10. 10. -10- 515227In 1981, the preemption clause at issue here was enacted aspart of an act that amended the Finance Law, the ECL, the RPTL,the Agriculture and Markets Law and the Tax Law (see L 1981, ch846). Significantly, the purpose of the 1981 amendments to the6ECL was "to promot[e] the development of oil and gas resources inNew York and regulat[e] the activity of the industry" (L 1981, ch846 [emphasis added]; see Sponsors Mem, Bill Jacket, L 1981, ch846, 1981 NY Legis Ann at 448). This purpose was to be achievedby, among other things, "establishing new fees to fund additionalregulatory personnel for the industry and to provide a fund topay for past and future problems which resulted [from] theindustrys activities [and] establish[ing] a uniform method ofreal property taxation for oil and natural gas lands" (SponsorsMem, Bill Jacket, L 1981, ch 846, 1981 NY Legis Ann at 448). Thesponsors memorandum supporting the bill stated that the oil, gasand mining industry "will benefit from the expeditious handlingof permits and improved regulation," observing that "the recentgrowth of drilling in the State has exceeded the capacity of[DEC] to effectively regulate and service the industry"(Sponsors Mem, Bill Jacket, L 1981, ch 846, 1981 NY Legis Ann at448). Explaining that DEC was unable to fulfill its "regulatoryresponsibilities" with its existing funding and powers(Governors Approval Mem, Bill Jacket, L 1981, ch 846, 1981 NYLegis Ann at 448), the Governors memorandum approving the 1981bill confirms that the amendments would provide DEC with fundingfor its "updated regulatory program" as well as "additionalenforcement powers necessary to enable it to provide for theefficient, equitable and environmentally safe development of theStates oil and gas resources" (Governors Approval Mem, BillJacket, L 1981, ch 846, 1981 NY Legis Ann at 449).From the legislative history of the OGSML and, inparticular, the 1981 amendments, it is evident that theLegislatures intention was to insure uniform statewide standardsand procedures with respect to the technical operationalactivities of the oil, gas and mining industries in an effort toPrior to that time, ECL 23-0303 consisted of only the6language now contained in ECL 23-0303 (1) (see L 1981, ch 846§ 4; L 1972, ch 664, § 2).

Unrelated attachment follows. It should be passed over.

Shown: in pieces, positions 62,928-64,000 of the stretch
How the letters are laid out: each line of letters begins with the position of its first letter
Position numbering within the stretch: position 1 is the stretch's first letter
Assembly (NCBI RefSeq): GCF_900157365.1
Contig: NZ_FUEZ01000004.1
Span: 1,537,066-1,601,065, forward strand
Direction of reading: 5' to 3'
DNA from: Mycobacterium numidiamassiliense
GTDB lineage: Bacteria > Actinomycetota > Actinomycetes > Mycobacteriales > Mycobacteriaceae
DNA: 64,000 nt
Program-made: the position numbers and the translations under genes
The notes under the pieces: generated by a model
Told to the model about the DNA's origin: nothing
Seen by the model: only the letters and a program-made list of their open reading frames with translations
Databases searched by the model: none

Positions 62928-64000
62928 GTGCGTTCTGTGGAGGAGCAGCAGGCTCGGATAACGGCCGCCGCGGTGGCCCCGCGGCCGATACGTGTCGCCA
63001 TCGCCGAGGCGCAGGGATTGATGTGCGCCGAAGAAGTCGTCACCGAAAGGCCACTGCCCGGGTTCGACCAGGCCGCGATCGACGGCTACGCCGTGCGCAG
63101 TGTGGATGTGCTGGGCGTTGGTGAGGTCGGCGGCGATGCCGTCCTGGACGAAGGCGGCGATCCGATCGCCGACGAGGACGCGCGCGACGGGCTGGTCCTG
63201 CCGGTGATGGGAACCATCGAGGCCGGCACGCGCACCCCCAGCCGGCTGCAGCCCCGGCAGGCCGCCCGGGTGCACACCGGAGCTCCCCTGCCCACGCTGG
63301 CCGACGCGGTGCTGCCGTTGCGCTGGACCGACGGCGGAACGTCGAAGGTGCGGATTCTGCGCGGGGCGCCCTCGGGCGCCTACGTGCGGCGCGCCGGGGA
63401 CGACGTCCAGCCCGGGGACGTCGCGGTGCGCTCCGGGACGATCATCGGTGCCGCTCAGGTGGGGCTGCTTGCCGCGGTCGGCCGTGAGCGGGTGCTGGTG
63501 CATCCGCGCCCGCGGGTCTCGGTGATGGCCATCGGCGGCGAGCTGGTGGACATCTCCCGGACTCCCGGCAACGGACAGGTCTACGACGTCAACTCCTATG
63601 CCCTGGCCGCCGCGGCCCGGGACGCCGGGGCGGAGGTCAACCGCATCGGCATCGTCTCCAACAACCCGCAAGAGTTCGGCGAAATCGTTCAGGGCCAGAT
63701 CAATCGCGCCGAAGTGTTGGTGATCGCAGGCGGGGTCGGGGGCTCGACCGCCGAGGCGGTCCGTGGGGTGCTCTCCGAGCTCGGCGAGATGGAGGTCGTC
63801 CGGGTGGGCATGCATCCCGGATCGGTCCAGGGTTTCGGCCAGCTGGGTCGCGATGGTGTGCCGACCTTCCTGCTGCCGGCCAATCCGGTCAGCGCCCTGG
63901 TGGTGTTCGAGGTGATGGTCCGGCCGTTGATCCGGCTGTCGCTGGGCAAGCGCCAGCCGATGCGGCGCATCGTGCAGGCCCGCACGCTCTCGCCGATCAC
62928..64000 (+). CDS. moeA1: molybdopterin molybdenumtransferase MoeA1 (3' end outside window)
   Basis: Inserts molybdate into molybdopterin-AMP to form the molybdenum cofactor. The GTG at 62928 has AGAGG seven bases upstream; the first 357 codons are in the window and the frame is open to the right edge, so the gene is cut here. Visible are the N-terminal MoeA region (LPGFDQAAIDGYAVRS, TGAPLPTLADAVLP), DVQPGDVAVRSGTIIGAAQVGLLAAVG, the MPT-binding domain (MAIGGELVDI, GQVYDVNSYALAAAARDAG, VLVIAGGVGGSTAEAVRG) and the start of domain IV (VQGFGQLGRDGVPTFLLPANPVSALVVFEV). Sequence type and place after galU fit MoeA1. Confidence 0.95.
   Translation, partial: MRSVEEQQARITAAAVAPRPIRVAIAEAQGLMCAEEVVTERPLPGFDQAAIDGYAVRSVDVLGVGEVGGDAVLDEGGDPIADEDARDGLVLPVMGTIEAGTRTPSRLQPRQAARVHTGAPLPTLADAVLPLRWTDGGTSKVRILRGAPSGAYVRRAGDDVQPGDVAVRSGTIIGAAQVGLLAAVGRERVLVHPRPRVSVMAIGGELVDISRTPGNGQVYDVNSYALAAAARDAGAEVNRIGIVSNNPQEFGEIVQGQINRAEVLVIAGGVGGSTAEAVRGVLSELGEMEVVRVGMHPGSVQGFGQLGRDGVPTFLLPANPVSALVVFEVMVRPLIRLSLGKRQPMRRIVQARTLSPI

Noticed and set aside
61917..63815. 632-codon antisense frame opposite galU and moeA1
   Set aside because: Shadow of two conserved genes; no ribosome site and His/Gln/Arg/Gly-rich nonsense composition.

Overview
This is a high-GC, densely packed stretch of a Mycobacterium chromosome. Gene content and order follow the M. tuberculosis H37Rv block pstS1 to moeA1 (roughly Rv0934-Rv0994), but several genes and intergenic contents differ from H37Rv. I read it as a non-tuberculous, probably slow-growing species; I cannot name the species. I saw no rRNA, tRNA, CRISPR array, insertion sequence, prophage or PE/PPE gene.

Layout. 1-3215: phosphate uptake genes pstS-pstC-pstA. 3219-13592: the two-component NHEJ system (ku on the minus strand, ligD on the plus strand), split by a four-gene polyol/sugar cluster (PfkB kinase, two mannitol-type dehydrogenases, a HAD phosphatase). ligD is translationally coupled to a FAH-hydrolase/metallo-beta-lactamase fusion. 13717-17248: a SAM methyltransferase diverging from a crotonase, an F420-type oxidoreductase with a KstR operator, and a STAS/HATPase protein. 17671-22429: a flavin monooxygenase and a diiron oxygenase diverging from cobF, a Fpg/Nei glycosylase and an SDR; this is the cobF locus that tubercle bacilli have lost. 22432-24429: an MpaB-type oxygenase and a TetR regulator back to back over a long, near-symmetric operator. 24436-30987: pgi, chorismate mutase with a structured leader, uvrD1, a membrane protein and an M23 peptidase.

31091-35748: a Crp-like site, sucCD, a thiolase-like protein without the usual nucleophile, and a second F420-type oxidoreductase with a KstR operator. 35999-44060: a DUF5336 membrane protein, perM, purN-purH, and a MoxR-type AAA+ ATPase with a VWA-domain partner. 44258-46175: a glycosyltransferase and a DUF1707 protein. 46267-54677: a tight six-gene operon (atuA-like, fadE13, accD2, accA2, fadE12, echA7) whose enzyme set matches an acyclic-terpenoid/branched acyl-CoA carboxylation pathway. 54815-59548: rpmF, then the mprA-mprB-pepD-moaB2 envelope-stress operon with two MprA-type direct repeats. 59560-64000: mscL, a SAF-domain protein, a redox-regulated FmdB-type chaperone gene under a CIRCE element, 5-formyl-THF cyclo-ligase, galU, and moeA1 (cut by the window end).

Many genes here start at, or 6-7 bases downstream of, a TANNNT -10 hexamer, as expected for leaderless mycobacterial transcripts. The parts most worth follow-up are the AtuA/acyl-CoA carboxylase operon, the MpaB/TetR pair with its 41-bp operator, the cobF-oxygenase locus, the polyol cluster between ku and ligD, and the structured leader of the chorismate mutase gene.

11. 11. -11- 515227increase efficiency while minimizing waste, and that thesupersession provision was enacted to eliminate inconsistentlocal regulation that impeded that goal. We find nothing in thelanguage, statutory scheme or legislative history of the statuteindicating an intention to usurp the authority traditionallydelegated to municipalities to establish permissible andprohibited uses of land within their jurisdictions. In theabsence of a clear expression of legislative intent to preemptlocal control over land use, we decline to give the statute sucha construction (see Matter of Gernatt Asphalt Prods. v Town ofSardinia, 87 NY2d at 682; Matter of Frew Run Gravel Prods. v Townof Carroll, 71 NY2d at 134). By construing ECL 23-0303 (2) as7preempting only local legislation regulating the actualoperation, process and details of the oil, gas and solutionmining industries, "the statutes may be harmonized, thus avoidingany abridgment of [a] towns powers to regulate land use throughzoning powers expressly delegated in the Statute of LocalGovernments . . . and [the] Town Law" (Matter of Frew Run GravelProds. v Town of Carroll, 71 NY2d at 134).Decisional law interpreting a similar supersessionprovision contained in the Mined Land Reclamation Law (see ECL23-2701 et seq. [hereinafter MLRL]) further supports ourdetermination that the Legislature did not intend for the OGSMLto preempt the zoning authority of municipalities. In Matter of8Frew Run Gravel Prods. v Town of Carroll (71 NY2d at 133-134),the Court of Appeals held that the MLRL did not preempt a townsIndeed, in other contexts, the Legislature has clearly7evinced its intent to preempt local zoning authority within theexpress text of the statute. For example, in ECL 27-1107 – thesame statute at issue here – the Legislature expressly prohibitedlocal municipalities from requiring "any approval, consent,permit, certificate or other condition, including conformity withlocal zoning or land use laws and ordinances," concerning theoperation of hazardous waste facilities (emphasis added).Despite petitioners assertions to the contrary, we fail8to find any meaningful distinction between the language of thesupersession provision of the OGSML and that of the MLRL.